WHAT’S IT ABOUT?
All About Steve centers on the antics of nutty Mary Horowitz (Sandra Bullock) a thirtysomething spinster who isn’t like most women her age. A cruciverbalist (crossword puzzle writer) by trade she possesses a brain crammed to the hilt with obscure facts arcane trivia and SAT words all of which she happily dispenses — at breakneck speed — on any unfortunate soul who happens to stumble into a conversation with her. And while such a quality may prove useful in her professional life it’s terrible for her romantic one. Which is why she lives alone with her parents and her closest confidante is a hamster.
Mary’s fortunes abruptly change — in her mind at least — when she’s set up on a blind date with Steve (Bradley Cooper) a charming surprisingly handsome cable-news cameraman to whom she feels an immediate intense attraction. So intense in fact that she dedicates an entire crossword puzzle to him confusing readers and angering her boss who immediately fires her. (Apparently there are no copy editors — or editors of any kind for that matter — at the newspaper where Mary works.)
Mary deliberately misinterprets her dismissal as a sign that she is meant to be with Steve who just recently left town on assignment. Determined to follow her “destiny ” she packs her bags and embarks on a road trip pursuing her would-be soulmate as he travels to various towns to cover breaking news stories. Understandably freaked-out by the antics of his oddball stalker Steve does his best to give Mary the heave-ho to little avail.
Bullock has amped up the wackiness factor in the latter half of her career riding the “clumsy hot chick” routine to box office success in the blockbuster comedies Miss Congeniality and Miss Congeniality 2: Armed & Fabulous. In All About Steve Bullock effectively carries the film for what it’s worth as the neurotic hyperactive Mary.
Thomas Haden Church (Sideways Spider-Man 3) issues a fine performance in a supporting role as a comically self-absorbed chronically insecure TV newsman.
Methinks there’s supposed to be a point in All About Steve when Mary’s neurotic mannerisms and creepy stalker antics transition from irritating and strange to charming and quirky — making her a sort of cougar Napoleon Dynamite — but that transition never really occurs. Like Steve we just want Mary to go away. Forever.
Normally the film’s core message about being true to yourself is a virtuous one but when “yourself” is quite literally THE MOST ANNOYING PERSON IN THE WORLD the exact opposite is true. My greatest fear regarding All About Steve is that dozens of pushy delusional people will see it and feel validated in their behavior.
Sandra Bullock's face is virtually unrecognizable from her Speed days.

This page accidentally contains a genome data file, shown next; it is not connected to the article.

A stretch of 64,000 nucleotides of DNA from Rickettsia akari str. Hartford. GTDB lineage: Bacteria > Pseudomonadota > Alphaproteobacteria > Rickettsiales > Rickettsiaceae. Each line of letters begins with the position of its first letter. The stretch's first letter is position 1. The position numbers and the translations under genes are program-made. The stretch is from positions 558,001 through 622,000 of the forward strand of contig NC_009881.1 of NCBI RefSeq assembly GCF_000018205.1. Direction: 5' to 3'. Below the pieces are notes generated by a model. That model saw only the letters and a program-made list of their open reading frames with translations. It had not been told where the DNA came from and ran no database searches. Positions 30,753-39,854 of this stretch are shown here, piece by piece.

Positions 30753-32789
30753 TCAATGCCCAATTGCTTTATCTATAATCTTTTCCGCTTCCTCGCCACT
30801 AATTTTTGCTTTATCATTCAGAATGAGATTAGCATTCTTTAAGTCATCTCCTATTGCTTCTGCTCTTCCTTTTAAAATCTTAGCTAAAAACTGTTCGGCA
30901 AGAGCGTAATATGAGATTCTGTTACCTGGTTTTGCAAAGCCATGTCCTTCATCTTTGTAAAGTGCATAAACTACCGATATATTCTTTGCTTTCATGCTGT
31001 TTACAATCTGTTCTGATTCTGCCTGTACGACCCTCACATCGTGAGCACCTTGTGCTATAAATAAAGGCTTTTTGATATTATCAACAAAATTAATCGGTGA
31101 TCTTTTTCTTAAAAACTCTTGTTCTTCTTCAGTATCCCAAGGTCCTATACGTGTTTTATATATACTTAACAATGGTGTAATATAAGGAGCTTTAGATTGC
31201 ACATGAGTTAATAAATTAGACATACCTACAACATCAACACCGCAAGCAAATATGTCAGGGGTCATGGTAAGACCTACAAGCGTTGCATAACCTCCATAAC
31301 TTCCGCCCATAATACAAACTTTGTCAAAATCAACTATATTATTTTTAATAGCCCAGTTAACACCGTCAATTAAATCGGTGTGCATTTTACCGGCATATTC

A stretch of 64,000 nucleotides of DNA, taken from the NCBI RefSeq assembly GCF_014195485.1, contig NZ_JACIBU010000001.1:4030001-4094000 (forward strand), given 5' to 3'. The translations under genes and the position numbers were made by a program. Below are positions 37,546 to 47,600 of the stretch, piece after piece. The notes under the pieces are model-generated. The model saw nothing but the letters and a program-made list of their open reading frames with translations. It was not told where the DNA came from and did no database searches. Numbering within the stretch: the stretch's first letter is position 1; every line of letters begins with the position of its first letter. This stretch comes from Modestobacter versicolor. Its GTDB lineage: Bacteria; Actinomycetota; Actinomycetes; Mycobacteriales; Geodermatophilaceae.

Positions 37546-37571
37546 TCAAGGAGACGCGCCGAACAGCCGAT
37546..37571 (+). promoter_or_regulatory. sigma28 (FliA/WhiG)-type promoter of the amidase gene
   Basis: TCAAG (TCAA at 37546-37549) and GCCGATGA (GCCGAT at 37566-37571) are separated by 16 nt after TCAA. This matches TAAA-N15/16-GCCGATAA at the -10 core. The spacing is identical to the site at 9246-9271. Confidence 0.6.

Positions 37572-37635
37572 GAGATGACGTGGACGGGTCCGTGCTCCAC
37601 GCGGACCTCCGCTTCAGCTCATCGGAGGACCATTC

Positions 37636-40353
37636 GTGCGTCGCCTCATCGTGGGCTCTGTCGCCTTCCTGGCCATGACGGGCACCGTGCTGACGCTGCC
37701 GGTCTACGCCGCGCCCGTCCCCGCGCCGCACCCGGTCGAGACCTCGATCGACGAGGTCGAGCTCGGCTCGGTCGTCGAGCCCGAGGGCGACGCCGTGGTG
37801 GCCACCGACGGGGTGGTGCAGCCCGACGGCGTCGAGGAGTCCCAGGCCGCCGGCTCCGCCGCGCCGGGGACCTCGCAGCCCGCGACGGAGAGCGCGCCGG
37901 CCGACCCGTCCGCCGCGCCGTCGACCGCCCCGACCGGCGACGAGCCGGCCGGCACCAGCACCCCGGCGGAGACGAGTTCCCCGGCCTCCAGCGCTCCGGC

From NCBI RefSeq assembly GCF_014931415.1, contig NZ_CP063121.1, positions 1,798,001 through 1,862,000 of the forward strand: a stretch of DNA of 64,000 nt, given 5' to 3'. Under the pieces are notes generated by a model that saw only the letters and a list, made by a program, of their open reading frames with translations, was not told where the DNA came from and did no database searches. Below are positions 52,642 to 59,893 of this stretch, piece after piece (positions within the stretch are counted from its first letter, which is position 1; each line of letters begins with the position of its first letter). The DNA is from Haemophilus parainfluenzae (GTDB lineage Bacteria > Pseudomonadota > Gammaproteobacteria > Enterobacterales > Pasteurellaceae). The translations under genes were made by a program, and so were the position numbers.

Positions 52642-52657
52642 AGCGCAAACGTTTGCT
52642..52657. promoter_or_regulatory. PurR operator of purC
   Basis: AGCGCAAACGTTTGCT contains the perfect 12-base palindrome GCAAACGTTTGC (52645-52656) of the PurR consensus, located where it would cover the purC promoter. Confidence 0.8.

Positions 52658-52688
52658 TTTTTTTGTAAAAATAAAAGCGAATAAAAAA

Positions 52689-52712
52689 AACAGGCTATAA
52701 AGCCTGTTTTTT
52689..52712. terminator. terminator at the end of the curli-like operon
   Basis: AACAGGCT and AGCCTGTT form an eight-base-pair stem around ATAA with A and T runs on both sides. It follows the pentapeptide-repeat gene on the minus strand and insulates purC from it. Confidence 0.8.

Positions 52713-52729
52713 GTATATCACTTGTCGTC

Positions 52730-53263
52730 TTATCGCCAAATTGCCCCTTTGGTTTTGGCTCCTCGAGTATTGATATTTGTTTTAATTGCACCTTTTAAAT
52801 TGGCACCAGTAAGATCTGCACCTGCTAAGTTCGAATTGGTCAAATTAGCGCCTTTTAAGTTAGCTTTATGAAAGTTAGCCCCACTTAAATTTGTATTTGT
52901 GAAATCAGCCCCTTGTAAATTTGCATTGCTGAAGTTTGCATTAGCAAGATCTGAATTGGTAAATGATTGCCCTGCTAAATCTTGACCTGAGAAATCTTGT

What no "giant sea pods" this time? Instead The Invasion skews the Body Snatchers scenario by making the alien invasion a virus rather than plant life. Said virus which comes to Earth via a mysterious crash of a space shuttle is transmitted by some form of bodily fluid-to-bodily fluid connection. For example throwing up into people's faces or coffee cups is a fun way to spread the disease. The end result however is the same: Once the infected person falls asleep they undergo a transformation and wake up looking the same but are unfeeling and inhuman—and ready to organize. As the infection spreads and more and more people are altered there are a few humans left fighting for their lives including psychiatrist Carol Bennell (Nicole Kidman) and her doctor friend Ben Driscoll (Daniel Craig). Carol’s only hope is to stay awake long enough to find her young son who may hold the key to stopping the devastating invasion. But we won’t tell you how. OK it has something to do with an immunity but that’s all we are going to say. Nicole Kidman has had a string of bad luck since winning that damn Oscar for The Hours. One wonders if maybe the golden statuette might actually be a curse (Cuba Gooding Jr. anyone?). Still regardless of the movie--be it Bewitched The Stepford Wives or Fur: An Imaginary Portrait of Diane Arbus--Kidman manages to turn in a decent performance. The same goes for The Invasion. Her mother bear act is quite believable as she races to find her son (played with spunk by Jackson Bond) while trying to stay awake and pretending to be cold and unemotional among the pod people--oh excuse me the virally infected people. You root for her all the way. Craig doesn’t have as much to do but still delivers when it counts. In a supporting role Jeremy Northam does a nice job as Carol’s ex-husband a CDC doctor who is one of the first to get infected. As does the always good Jeffrey Wright as a very clever genetic scientist. Even Veronica Cartwright one of the survivors in the 1978 Invasion of the Body Snatchers makes a cameo as one of Carol’s patients who tells her “My husband isn’t my husband!” Famous last words. Body snatching must be a popular water-cooler topic at the movie studios. Starting with the 1956 sci-fi classic Invasion of the Body Snatchers in which Kevin McCarthy barely escapes his small town with his life running into highway traffic screaming “They're here already! You're next! You're next You're next...” there have been at least two other versions including the above-mentioned 1978 film and the 1993 film Body Snatchers. To its credit The Invasion switches things up a bit nixing the pods and making it more relevant to our current socio-political climate. It even begs the question: Could we be better off if we didn’t have emotions? But the movie is still mired by its derivativeness and too-pat ending—and it also apparently had problems getting off the shelf. Originally wrapped in early 2006 rumor has it the studio didn’t like German director Oliver Hirschbiegel’s original cut and brought in Matrix’s Andy Wachowski and Larry Wachowski for rewrites and James McTeigue (V for Vendetta) to direct the new scenes. Again to its credit The Invasion surprisingly feels cohesive despite all the different influences. Let’s just say whoever came up with the tense car chase in which Carol tries to throw off the pod people (it's just more effective calling them that) draped all over the car kudos to them.